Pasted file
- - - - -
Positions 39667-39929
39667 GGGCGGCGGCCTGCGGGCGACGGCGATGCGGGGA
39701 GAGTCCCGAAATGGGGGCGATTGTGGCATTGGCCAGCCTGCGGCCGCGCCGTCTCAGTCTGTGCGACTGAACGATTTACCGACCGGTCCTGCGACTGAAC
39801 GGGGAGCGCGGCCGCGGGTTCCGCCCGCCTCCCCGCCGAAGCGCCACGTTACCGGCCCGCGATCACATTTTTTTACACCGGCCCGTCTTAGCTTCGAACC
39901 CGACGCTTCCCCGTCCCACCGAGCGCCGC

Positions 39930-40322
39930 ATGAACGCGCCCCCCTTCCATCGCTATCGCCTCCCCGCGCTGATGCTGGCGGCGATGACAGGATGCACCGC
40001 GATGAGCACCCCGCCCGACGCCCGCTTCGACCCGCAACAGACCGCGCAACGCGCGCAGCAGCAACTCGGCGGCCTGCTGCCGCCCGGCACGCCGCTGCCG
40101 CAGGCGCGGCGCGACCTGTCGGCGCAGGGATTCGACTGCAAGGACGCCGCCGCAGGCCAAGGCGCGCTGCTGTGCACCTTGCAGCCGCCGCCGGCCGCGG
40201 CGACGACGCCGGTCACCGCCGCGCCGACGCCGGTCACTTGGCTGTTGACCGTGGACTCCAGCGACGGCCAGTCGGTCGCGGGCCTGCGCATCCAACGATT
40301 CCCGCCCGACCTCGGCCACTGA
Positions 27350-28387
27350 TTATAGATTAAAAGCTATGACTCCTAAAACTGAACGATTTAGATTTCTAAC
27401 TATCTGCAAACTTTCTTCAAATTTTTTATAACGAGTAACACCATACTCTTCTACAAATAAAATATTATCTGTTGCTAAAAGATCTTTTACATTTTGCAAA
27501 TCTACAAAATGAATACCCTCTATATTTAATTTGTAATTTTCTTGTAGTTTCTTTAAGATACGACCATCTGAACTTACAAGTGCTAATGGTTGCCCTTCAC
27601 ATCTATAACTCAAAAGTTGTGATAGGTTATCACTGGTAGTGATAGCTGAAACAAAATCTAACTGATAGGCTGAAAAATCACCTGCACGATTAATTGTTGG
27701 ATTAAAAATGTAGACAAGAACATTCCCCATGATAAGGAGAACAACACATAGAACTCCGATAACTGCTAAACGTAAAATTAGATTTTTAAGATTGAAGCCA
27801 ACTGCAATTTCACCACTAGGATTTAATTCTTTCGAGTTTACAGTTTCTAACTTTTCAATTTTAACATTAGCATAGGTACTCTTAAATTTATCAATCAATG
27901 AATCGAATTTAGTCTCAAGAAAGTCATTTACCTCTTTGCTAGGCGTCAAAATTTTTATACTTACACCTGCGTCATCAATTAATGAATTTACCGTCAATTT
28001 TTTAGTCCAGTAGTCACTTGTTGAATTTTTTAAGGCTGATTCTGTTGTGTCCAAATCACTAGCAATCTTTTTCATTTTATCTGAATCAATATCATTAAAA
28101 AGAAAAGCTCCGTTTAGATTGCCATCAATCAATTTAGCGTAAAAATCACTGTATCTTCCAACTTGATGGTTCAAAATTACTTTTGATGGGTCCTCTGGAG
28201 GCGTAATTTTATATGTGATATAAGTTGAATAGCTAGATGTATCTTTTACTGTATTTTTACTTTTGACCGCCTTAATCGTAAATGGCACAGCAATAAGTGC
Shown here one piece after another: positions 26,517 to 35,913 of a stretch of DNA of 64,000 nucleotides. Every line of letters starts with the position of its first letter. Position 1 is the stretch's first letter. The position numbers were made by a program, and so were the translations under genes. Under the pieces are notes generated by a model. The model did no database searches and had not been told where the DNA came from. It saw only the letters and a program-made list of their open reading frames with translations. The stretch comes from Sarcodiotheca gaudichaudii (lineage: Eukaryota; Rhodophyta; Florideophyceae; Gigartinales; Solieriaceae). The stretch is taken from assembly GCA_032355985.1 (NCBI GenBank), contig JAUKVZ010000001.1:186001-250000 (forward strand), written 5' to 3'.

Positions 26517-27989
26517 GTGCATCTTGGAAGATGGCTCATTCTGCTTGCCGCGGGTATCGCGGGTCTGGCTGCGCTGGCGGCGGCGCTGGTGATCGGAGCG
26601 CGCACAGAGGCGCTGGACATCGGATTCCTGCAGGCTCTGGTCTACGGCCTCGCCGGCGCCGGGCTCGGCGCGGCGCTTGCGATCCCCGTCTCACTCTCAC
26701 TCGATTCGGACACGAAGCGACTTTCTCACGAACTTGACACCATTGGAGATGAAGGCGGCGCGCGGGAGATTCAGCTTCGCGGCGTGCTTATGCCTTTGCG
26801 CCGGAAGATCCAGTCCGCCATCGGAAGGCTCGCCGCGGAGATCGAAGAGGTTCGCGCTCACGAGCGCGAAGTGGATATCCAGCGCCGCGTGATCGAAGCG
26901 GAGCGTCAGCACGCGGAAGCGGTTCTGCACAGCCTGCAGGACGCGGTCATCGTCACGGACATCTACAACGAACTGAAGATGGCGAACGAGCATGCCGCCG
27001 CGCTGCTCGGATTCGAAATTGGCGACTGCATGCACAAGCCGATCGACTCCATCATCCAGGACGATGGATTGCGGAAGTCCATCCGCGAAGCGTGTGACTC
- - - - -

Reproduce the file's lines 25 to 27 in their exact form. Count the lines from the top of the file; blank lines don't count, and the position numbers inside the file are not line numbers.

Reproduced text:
26517 GTGCATCTTGGAAGATGGCTCATTCTGCTTGCCGCGGGTATCGCGGGTCTGGCTGCGCTGGCGGCGGCGCTGGTGATCGGAGCG
26601 CGCACAGAGGCGCTGGACATCGGATTCCTGCAGGCTCTGGTCTACGGCCTCGCCGGCGCCGGGCTCGGCGCGGCGCTTGCGATCCCCGTCTCACTCTCAC
26701 TCGATTCGGACACGAAGCGACTTTCTCACGAACTTGACACCATTGGAGATGAAGGCGGCGCGCGGGAGATTCAGCTTCGCGGCGTGCTTATGCCTTTGCG